Coming Into Paris One Early Morning

Early in the morning and fifty or so kilometers from Paris, the green fields roll gently in the early morning mist. The sun rises slowly to the east. It’s as if I’m watching a French film, its deliberate meditative pace, through the lozenge window of my tiny black Renault Twingo. In the middle of the green fields, stucco and tile farmhouses interrupt the eye, draw it in and make you wonder about the length of time these places have been here. You feel the age of the land, its harmony.

Then the outskirts of Paris ease in—first a neighborhood of mid sized buildings, then corporations that dot the suburbs, big buildings. Until suddenly there it is, the sign “Paris-Centre”. The traffic slows and narrows, though still in 6 lanes. A tunnel—and Paris rises beyond it, the Siene running along the highway urging you on.

It was a long way to get here—literally and metaphorically. The day and night before I crossed southern Sweden, a half of Denmark, and a major part of Germany—Hambourg, Hannover, Douseldorf to, finally, Luxemberg where I saw my first grape vines and I smiled because I knew France was near.

I began the day by leaving Lund at 7AM and got to about 100kilometers of Paris by midnight or so. The key to my apartment was being held in a café (very French) and I tried frantically to call on my cell but I was doing something wrong and couldn’t get through. I knew they’d be closed by the time I entered France—besides, I didn’t want to tackle streets and things in the dark without the guarantee of a bed to lay my head. So I did what I would have done 30 or years ago—I’m glad I recalled—I slept in a truck stop in my car. I slept through the night and awakened a bit stiff at 5AM, washed up, drank a double espresso and began the journey into Paris.

I don’t know, maybe I’m overly romantic, but when I saw “Paris-Centre,” I got emotional. Perhaps it was simply that I was working really hard to erase all images I have of Paris, all of which come from literature and film, and of course, my family, mostly my mother.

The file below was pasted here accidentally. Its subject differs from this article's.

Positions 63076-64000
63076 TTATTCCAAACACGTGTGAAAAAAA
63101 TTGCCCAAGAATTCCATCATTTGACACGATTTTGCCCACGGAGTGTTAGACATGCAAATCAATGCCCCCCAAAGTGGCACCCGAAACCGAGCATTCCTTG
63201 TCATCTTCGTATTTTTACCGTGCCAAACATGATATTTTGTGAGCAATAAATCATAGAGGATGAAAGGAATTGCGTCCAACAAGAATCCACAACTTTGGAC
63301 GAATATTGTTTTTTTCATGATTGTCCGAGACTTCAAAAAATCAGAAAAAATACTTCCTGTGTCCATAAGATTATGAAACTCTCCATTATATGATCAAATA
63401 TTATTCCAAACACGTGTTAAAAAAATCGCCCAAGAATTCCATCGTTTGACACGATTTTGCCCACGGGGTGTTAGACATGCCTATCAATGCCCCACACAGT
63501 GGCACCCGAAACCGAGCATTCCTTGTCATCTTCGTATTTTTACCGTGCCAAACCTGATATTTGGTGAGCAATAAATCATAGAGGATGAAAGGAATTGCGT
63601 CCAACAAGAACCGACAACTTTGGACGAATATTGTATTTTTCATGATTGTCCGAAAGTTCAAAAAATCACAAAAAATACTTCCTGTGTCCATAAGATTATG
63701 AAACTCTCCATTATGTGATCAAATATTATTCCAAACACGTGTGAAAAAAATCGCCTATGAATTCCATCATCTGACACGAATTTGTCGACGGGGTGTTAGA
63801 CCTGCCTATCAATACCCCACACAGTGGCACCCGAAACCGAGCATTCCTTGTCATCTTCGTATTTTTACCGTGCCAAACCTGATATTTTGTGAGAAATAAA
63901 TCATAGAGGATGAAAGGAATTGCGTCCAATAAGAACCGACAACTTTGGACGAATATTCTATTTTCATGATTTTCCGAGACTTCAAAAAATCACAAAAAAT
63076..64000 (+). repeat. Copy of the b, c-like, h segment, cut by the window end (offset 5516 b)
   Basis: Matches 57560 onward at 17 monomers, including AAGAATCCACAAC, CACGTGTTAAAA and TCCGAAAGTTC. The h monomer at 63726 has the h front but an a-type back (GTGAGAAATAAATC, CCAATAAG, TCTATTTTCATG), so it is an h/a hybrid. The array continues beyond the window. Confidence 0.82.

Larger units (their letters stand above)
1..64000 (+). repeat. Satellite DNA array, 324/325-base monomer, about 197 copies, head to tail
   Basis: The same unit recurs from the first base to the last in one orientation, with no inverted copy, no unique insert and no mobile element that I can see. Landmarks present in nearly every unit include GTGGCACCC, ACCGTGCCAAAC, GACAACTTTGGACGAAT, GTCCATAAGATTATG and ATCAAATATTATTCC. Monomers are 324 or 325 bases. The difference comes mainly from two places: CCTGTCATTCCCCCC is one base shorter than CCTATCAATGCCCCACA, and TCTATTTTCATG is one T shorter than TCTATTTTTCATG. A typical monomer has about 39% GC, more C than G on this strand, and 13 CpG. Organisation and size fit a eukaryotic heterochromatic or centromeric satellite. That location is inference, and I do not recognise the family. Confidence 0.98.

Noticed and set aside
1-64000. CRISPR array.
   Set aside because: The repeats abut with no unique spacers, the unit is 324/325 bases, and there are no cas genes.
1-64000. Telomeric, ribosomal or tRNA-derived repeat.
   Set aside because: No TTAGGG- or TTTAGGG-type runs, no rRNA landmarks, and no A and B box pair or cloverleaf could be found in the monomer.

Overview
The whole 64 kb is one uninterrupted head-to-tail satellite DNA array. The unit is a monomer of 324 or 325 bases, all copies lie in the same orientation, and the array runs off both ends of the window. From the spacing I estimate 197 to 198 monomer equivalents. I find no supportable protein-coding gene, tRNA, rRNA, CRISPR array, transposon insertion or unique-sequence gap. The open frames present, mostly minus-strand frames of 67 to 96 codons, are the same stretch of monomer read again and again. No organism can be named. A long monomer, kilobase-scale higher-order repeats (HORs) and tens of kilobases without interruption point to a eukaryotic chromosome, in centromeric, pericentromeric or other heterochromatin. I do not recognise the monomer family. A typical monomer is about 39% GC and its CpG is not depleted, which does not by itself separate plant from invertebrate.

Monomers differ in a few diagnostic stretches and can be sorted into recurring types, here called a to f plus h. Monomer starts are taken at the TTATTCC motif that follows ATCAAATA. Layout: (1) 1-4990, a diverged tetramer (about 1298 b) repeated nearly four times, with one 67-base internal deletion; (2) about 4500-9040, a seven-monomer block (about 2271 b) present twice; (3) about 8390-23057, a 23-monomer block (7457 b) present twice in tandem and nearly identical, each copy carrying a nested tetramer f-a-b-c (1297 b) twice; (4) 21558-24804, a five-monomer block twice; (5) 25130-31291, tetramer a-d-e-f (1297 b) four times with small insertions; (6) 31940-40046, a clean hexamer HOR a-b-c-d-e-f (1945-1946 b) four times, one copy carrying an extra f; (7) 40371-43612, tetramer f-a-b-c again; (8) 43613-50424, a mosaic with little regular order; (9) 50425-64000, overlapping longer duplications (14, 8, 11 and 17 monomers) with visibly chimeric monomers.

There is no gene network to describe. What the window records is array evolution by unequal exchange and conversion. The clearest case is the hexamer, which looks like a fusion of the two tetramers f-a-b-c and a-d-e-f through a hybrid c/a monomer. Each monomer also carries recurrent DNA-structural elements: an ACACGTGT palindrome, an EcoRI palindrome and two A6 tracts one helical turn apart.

The emotions escalated when I realized that the entry to Paris, the way I came in, is almost identical to the entrance to Buenos Aires. Even the first signs of the city immediately catapulted me to Buenos Aires. I was in two places at once—a very Borgesian experience; or to put it in the tradition of contemporary French philosophy: since I’m here, I was always who I am, always being the other I find now. I have always been here, though I was seeing it for the very first time. I was seeing myself in this light for the first time. This implies that psychologically I had been ready for this experience and that all my experiences leading to this moment had prepared me for my first visit to Paris. I was always already in Paris.

I hugged the Seine and drove ever so slowly. The pay off for sleeping in the car was coming into a city yet to awaken—this awakened me. I drove carefully, deliberately, my eyes on the classic beauty, the barges, the old buildings, the narrow streets—and the street signs and my map. That’s how I did it. I’d go so far, stop and look at my map; memorize routes and street names, calculating how much time I’d travel to get to my next stop. Then do this again.